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Language/Type: C++ binary trees pointers recursion
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Author: Marty Stepp (on 2016/06/16)

Write a member function named removeMatchingLeaves that could be added to the BinaryTree class. The function accepts a reference to a second BinaryTree as its parameter and removes any leaf nodes that "match" with a corresponding node in the other tree. For this problem, two nodes "match" if they contain the same data and are located in exactly the same place in the tree relative to the trees' roots. For a node to be removed, it must be a leaf in your tree; but it need not be a leaf in the other tree passed as a parameter. If the second tree doesn't contain a node at that corresponding location or the value there is different, it does not match.

For example, suppose two variables of type BinaryTree called tree1 and tree2 store the elements below. The call of tree1.removeMatchingLeaves(tree2); would modify tree1 to store the elements below at right. The leaf nodes containing 0, 2, and 6 have been removed because they match the corresponding nodes in tree2. The other leaves from tree1, which contain the values 8 and 5, are not removed because they aren't matched in tree2.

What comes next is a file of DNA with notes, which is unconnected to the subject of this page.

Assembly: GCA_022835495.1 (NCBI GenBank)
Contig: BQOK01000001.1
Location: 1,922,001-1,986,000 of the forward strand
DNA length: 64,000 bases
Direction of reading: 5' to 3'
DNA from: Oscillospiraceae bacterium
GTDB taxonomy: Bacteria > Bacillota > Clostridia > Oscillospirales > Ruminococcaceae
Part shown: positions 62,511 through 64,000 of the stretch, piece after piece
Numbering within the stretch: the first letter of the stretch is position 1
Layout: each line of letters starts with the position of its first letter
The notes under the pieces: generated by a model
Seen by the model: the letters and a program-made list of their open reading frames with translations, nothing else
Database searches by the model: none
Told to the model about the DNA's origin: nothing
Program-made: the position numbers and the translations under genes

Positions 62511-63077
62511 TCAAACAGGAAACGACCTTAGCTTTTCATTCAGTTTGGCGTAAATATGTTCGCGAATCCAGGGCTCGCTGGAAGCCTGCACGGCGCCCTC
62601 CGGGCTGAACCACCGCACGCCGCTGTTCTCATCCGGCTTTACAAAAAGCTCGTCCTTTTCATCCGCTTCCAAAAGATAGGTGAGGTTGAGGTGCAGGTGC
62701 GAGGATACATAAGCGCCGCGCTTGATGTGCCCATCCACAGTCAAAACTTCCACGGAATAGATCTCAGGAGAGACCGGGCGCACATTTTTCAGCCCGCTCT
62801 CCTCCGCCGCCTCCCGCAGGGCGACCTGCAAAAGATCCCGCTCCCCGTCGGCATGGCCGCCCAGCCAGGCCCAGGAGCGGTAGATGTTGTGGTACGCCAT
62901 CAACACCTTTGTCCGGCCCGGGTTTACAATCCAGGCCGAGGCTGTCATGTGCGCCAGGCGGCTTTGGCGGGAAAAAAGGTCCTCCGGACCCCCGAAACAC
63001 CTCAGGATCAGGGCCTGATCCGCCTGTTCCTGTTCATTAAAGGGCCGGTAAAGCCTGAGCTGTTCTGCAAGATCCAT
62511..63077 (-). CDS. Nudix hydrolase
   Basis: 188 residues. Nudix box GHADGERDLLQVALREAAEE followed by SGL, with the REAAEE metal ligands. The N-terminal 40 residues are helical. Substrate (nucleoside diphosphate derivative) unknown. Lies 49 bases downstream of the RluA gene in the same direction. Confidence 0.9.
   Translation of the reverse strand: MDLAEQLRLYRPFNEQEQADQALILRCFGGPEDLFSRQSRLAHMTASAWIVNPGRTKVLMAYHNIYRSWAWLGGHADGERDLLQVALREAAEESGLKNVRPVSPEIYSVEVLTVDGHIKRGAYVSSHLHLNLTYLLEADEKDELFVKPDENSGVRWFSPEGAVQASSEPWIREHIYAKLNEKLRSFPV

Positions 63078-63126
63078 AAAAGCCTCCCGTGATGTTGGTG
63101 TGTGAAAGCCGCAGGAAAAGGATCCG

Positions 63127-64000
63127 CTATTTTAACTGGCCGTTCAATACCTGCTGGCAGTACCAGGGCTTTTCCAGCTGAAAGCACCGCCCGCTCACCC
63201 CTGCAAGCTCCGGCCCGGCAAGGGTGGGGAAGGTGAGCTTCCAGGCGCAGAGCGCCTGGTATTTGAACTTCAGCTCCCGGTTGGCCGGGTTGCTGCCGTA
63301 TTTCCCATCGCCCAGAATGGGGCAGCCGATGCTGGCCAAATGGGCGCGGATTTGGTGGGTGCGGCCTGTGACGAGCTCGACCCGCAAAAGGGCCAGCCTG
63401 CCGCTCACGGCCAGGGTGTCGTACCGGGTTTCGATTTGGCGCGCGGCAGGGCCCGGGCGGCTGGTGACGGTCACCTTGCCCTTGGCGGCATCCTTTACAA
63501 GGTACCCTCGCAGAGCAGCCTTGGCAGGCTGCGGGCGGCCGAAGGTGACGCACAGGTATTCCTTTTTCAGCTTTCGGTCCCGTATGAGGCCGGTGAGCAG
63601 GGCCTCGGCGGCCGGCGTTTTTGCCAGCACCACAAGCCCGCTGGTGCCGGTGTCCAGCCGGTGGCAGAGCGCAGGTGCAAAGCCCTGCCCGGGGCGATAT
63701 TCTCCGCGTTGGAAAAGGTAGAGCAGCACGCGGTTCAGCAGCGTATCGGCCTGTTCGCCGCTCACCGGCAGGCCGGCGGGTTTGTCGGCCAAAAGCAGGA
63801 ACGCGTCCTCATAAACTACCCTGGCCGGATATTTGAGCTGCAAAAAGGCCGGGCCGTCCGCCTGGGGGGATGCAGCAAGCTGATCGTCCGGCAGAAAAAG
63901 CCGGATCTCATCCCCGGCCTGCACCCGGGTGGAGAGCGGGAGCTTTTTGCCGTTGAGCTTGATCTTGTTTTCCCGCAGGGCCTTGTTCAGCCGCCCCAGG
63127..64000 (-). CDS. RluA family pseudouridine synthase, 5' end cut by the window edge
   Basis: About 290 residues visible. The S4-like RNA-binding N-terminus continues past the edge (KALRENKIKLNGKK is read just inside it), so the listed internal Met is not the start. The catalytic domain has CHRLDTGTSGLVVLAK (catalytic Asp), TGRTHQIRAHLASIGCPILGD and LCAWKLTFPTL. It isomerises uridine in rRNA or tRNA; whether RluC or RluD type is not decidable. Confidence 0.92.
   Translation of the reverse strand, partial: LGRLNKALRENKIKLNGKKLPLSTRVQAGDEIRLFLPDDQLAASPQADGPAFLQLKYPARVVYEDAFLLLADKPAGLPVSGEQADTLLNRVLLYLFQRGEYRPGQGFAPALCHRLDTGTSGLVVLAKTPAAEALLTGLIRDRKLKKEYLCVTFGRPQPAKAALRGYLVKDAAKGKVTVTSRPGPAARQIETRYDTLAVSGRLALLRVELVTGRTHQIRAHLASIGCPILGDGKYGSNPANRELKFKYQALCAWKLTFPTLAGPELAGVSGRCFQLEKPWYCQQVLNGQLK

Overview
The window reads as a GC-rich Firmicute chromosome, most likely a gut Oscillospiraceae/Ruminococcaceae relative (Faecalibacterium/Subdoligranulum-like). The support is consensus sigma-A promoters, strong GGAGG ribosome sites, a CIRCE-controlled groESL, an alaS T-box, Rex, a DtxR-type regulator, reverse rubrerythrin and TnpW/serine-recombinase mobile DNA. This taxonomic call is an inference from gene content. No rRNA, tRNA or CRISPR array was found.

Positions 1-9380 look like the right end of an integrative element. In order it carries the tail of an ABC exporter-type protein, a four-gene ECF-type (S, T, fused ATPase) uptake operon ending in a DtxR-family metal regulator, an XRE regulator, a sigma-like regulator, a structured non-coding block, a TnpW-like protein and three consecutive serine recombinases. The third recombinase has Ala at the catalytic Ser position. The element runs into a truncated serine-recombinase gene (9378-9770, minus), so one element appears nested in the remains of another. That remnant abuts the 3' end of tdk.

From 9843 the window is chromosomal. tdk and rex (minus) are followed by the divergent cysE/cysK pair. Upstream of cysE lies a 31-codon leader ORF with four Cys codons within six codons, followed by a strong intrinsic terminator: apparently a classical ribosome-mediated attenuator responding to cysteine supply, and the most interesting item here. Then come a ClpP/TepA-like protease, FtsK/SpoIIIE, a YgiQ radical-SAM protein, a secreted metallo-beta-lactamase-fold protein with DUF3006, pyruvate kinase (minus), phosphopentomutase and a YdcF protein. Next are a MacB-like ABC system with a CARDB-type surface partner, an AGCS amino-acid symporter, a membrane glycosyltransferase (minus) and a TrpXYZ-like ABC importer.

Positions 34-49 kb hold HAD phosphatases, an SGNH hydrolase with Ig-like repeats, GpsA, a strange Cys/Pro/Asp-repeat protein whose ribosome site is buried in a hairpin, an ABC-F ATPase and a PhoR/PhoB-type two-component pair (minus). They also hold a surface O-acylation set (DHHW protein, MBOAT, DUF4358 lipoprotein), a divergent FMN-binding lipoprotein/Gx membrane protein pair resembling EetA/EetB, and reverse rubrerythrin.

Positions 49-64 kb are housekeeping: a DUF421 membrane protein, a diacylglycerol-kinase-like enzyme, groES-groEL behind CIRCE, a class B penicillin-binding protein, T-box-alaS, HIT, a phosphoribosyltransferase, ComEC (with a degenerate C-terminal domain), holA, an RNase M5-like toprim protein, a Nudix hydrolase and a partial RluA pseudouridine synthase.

tree1 tree2 tree1 after tree1.removeMatchingLeaves(tree2);
    /   \
  4       7
 / \     / \
0   9   2   5
   / \
  8   6
     /   \
  28       7
 / \      /
0   9    2
 \   \    \
  8   6    31
    /   \
  4       7
   \       \
    9       5

You should not leak memory; if your function removes nodes from the tree, free the associated memory.

Constraints: Do not construct any new BinaryTreeNode objects in solving this problem (though you may create as many BinaryTreeNode* pointer variables as you like). Do not use any auxiliary data structures to solve this problem (no array, vector, stack, queue, string, etc). You may define helper functions, but otherwise do not call any other member functions of the tree class. You should not modify the tree passed in as the parameter. You also should not change the data of any nodes. It may be helpful for you to note that your function can directly access the other tree's root field with an expression such as tree2.root (this is allowed in C++ because they are objects of the same class). Your solution must be recursive.

Write the member function as it would appear in BinaryTree.cpp. You do not need to declare the function header that would appear in BinaryTree.h. Assume that you are adding this method to the BinaryTree class as defined below:

class BinaryTree {
    BinaryTreeNode* root;   // NULL for an empty tree
    your code goes here;

struct BinaryTreeNode {
    int data;
    BinaryTreeNode* left;
    BinaryTreeNode* right;
Type your C++ solution code here:

This is a member function problem. Submit a member function that will become part of an existing C++ class. You do not need to write the complete class, just the member function described in the problem.

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